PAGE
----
Poem for the End of Time and Other Poems - Noelle Kocot Poem for the End of Time and Other Poems - Noelle Kocot Poem for the End of Time and Other Poems Poem for the End of Time and Other Poems Poem for the End of Time and Other Poems Poem for the End of Time and Other Poems

Poem for the End of Time and Other Poems

By Noelle Kocot
Publication Date: April 1, 2006

ISBN# 9781933517018 (5.5x7.25 80pp, paper)
ISBN# 9781933517059 (5.5x7.25 80pp, cloth)

  • You leave me no choice my neighborhood
    You leave me no choice my neighborhood

    Brutal and apocalyptic, a New York epic in the beat tradition. A tragic narrative journey through a New York wasteland and a warning to a city and a world in danger, Noelle Kocot’s third book has the prophetic immediacy of Ginsberg’s “Howl” and the urgent clarity of Langston Hughes.

  • In her third book, Kocot (The Raving Fortune, 2004) echoes Ginsberg’s “Howl” in a 33-page elegy on the gentrification and decline of her home borough of Brooklyn, a place which represents both a troubled outer world and a deeply pained inner life in the wake of a husband’s death: "My neighborhood of ghost shoes of Bloomberg and blood.” Sixteen spare and disjointed lyrics also take up these themes, by turns humorous, icy and overwhelmingly sad.
    Publishers Weekly

    Not for nothing does Kocot’s title summon Beckett’s “I can’t go on, I’ll go on”: these poems are saturated with despair, but cling to a grim, even masochistic hopefulness...Kocot’s ideas are darkly canny and self-reflexive, and she applies tremendous pressure to the music of her lines...
    New York Times Book Review

    A musical composer is involved in transposition of keys, and Kocot the poet knows the difficulties of translating her love and loss into language that can re-present this emotionally for readers. She insists upon the urgency of her longing for a miracle that would transform or transfigure the “hole” into a “whole.”
    Thomas Fink, Octopus Magazine

    Her subject matter is emotionally and chronologically close—her obsession is the borough of Brooklyn and the cultural ravages exacted upon it—but she is the arbiter of distances, and an utterly contemporary product of the American culture she indicts. Poem for the End of Time and Other Poems devours any emotional connection to her subject and to the age, as if it is hers alone to devour.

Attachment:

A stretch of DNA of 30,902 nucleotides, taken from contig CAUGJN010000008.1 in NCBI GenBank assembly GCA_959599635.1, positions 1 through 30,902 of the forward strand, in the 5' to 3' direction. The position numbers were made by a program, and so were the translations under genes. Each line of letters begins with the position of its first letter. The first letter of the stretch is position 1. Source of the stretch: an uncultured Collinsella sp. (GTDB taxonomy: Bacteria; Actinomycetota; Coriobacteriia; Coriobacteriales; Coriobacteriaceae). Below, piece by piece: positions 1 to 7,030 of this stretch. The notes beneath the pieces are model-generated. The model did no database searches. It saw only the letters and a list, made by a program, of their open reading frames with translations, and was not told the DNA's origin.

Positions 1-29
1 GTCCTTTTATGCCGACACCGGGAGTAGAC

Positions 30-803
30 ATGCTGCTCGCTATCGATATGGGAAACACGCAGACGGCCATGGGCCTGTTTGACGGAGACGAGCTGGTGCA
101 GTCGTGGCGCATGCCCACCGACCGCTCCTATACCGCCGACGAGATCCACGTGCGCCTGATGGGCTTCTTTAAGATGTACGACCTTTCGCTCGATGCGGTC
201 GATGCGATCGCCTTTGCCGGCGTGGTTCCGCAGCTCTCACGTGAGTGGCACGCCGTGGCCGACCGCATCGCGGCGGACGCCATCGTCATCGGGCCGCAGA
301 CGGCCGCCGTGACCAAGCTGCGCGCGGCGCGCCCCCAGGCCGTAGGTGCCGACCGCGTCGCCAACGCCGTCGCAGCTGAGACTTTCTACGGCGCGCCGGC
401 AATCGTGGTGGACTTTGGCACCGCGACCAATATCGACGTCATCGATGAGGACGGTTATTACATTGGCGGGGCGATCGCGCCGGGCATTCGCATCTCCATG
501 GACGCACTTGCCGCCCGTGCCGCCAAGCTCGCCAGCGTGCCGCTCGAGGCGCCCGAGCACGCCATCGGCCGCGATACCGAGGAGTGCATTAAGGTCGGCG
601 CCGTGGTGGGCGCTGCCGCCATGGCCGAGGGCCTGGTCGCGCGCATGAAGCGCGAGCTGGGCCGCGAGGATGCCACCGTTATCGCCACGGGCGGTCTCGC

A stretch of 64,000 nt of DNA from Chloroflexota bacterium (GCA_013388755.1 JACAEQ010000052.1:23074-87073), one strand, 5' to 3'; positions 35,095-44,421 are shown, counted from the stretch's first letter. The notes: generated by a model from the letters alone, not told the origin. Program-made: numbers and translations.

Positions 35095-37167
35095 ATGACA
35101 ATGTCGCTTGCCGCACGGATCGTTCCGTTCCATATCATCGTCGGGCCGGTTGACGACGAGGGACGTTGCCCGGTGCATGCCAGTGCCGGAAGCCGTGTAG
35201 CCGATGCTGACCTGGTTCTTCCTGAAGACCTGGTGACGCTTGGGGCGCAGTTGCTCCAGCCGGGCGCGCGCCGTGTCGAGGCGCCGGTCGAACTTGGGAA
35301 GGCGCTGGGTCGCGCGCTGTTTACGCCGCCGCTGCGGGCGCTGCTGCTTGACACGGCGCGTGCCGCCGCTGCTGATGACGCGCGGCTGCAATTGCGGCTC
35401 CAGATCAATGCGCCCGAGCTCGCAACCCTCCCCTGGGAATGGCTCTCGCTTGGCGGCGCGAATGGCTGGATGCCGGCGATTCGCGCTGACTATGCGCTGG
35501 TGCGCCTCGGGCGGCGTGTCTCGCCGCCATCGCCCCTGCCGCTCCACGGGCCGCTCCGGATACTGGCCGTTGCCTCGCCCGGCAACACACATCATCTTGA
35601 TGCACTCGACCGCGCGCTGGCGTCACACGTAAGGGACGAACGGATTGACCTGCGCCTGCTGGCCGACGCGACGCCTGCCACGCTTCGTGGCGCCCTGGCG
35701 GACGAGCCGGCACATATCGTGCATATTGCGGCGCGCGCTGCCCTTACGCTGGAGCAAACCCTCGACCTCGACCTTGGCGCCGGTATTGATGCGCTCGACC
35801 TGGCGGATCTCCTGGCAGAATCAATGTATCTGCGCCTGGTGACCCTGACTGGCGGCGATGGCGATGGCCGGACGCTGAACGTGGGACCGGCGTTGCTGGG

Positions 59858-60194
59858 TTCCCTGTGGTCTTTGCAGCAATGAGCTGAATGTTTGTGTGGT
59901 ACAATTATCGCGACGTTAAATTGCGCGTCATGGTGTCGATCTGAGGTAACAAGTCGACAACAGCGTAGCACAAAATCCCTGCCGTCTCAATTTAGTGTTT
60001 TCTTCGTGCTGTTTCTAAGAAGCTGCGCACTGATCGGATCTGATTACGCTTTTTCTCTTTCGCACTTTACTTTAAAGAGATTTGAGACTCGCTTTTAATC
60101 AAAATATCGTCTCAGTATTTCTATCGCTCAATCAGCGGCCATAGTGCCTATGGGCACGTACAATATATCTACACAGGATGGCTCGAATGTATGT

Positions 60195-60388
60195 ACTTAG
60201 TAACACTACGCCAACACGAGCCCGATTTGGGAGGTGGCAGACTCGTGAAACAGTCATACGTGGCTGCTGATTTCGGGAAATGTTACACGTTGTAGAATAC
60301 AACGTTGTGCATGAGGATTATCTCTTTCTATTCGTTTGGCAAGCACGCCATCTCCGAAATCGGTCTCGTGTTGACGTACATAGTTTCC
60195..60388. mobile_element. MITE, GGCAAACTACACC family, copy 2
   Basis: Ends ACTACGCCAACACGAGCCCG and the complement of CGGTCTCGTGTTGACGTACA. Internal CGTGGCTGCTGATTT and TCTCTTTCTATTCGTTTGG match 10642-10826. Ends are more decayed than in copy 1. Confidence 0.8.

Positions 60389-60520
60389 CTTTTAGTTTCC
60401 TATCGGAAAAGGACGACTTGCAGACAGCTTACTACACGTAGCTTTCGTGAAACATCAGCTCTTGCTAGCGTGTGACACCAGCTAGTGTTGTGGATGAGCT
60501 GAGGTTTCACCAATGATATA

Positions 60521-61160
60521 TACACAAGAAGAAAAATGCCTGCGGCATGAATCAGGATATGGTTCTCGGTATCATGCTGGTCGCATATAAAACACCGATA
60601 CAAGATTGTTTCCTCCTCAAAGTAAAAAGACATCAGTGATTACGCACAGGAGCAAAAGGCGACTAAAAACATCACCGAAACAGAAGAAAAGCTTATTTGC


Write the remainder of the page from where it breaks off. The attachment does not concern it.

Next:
Michelle Lewis, The Gettysburg Review

    There’s no denying the courage it takes to write a poem like this, and, more important, the skill and talent necessary to pull it off. Which is all the more reason why Kocot’s work should be read and talked about. Less a “Howl” for the present generation than a “Kaddish,” Kocot’s litany of death and loss--“This furnace of And,” she says in one of the book’s other poems --digs deep into personal and collective grief, where it finds an affirmation laced with a rejection of any easily learned lessons.
    Alan Gilbert, The Believer

    Kocot takes America and its traditional imagery (apple pie and so on) in order to refashion its contents and to make it begin to signify differently, to resignify. There is a sense of the social and geo-political disturbances of the age unleashed in the opening up of new markets that lead to poetic alterations in the collective identity of the nation and the neighbourhood, the mood and mix of where the poet is. Indeed of the globe itself.
    Craig Johnson, Jacket Magazine

    Kocot has thought and felt through the language, rhythms and images of the visionary tradition as a way to explore the breakability that connects her fragmenting inner world to a collapsing external order. The speaker is defined by her sense of crisis and by an unbearable emotional pressure. She seems to be under the constant threat of possession, struggling for control against invading forces, and trying to write her way out of it.
    Elise Harris, Harp & Altar

    Kocot’s poems are songs rather than stories. Both “Poem for the End of Time” and the wrenching and imagistic short lyrics of the book’s first half risk everything on the hope that a reader will accept their invitation to a heightened emotional state, an invitation that this book’s wit and beauty reward.
    Sarah Cohen, Boston Review

  • Noelle Kocot is the author of six collections of poetry, including Soul in Space (Wave Books, 2013), The Bigger World (Wave Books, 2011), and a book of translations of some of the poems of Tristan Corbière, Poet by Default (Wave Books, 2011). Her previous works include the discography Damon's Room, (Wave Books Pamphlet Series, 2010), Sunny Wednesday (Wave Books, 2009) and Poem for the End of Time and Other Poems (Wave Books, 2006). She is also the author of 4 and The Raving Fortune (both from Four Way Books). Her poems have been anthologized in Best American Poetry in 2001, 2012, and 2013. She is the recipient of awards from the National Endowment for the Arts, the Academy of American Poets, The Fund for Poetry, the American Poetry Review, and a residency fellowship from the Lannan Foundation. She currently lives in New Jersey.


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